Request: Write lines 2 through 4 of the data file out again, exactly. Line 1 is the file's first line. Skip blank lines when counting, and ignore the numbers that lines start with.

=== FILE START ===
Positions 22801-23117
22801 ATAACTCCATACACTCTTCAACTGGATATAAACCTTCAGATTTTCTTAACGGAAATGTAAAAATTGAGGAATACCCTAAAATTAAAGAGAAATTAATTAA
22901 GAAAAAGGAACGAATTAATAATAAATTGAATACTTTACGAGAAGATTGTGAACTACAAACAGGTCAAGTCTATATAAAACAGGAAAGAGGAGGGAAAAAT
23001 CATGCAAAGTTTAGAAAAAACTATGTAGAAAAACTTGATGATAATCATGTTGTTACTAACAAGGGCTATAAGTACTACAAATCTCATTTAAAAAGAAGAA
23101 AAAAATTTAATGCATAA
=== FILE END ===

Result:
22801 ATAACTCCATACACTCTTCAACTGGATATAAACCTTCAGATTTTCTTAACGGAAATGTAAAAATTGAGGAATACCCTAAAATTAAAGAGAAATTAATTAA
22901 GAAAAAGGAACGAATTAATAATAAATTGAATACTTTACGAGAAGATTGTGAACTACAAACAGGTCAAGTCTATATAAAACAGGAAAGAGGAGGGAAAAAT
23001 CATGCAAAGTTTAGAAAAAACTATGTAGAAAAACTTGATGATAATCATGTTGTTACTAACAAGGGCTATAAGTACTACAAATCTCATTTAAAAAGAAGAA